The SAPS may question a suspect without his/her consent, but the person still has the right to silence and may even refuse to answer. The only other option for the police in such circumstances is to use section 205 of the Act, where a magistrate, on request of the Director of Public Prosecutions (DPP), may summon such person to appear before him/her for questioning by a prosecutor. This usually is issued to a person who is likely to give material or relevant information to an alleged crime.
Section 212 – Proof of certain facts by affidavits or certificates;
(1) Did not happen (e.g. Department of Education).
(2) Information was not supplied (SARS).
(3) The matter has been registered (Deeds Office).
(4) Skills (Local Criminal Record Centre).
Section 213 – Proof of a written statement by consent: An affidavit made by a teller in respect of the receipt of a deposit or the identity of a person who presented a cheque for payment. In respect of any fact(s), this statement may be handed up in court as evidence, instead of oral evidence being required in respect of the fact(s).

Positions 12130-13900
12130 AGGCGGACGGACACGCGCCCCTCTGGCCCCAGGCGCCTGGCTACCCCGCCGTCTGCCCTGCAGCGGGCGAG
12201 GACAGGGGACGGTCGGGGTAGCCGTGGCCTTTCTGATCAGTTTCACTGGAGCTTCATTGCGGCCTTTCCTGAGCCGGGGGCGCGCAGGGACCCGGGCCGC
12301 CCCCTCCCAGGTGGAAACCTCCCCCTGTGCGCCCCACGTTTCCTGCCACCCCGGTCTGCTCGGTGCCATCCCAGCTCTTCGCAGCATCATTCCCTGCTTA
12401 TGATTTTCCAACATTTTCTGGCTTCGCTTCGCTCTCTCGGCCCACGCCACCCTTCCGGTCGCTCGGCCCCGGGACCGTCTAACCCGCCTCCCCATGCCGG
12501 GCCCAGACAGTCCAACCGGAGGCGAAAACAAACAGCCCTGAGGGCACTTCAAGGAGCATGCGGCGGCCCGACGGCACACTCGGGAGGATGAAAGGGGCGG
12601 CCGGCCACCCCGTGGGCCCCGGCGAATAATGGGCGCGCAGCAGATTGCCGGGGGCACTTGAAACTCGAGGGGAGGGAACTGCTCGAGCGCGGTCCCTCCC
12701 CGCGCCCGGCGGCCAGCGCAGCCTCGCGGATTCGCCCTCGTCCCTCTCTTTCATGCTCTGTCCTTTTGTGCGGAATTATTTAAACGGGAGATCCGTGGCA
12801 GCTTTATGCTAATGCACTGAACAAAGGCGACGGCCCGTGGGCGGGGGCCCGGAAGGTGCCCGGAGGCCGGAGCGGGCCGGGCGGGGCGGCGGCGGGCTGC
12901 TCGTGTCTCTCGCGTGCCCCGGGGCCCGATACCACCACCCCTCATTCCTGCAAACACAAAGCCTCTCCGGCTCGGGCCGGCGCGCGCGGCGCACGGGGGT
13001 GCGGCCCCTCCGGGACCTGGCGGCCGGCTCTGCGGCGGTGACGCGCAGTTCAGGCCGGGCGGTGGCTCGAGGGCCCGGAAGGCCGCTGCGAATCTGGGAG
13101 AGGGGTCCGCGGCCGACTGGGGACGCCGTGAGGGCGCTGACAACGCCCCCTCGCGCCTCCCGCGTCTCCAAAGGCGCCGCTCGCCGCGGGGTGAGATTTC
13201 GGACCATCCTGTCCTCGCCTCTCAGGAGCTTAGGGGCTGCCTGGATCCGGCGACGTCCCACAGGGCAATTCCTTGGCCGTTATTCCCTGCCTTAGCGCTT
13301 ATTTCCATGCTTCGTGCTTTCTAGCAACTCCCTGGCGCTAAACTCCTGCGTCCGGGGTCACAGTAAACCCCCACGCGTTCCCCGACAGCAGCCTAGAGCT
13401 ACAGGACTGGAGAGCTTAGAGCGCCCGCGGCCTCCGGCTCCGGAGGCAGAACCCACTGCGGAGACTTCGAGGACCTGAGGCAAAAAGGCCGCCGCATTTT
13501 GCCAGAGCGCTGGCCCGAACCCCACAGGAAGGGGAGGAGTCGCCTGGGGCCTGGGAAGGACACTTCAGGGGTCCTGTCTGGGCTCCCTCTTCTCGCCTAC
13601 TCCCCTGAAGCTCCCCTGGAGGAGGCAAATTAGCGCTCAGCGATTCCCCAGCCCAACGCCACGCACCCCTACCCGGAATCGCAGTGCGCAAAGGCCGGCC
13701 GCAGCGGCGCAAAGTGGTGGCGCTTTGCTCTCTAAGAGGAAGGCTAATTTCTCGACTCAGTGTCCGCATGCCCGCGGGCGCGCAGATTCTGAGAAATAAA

Section 236 – Proof of entries in bankers’ books: An affidavit made by an official of a bank, who has examined the accounting records and original document(s) kept by that bank. Entries in the accounting records of that bank or documents kept by that bank, and to which copies of the relevant entries or documents are appended, may be handed up in court as evidence, instead of requiring oral evidence in this regard.
Section 252A – The authority to make use of traps and undercover operations, and the admissibility of evidence so obtained.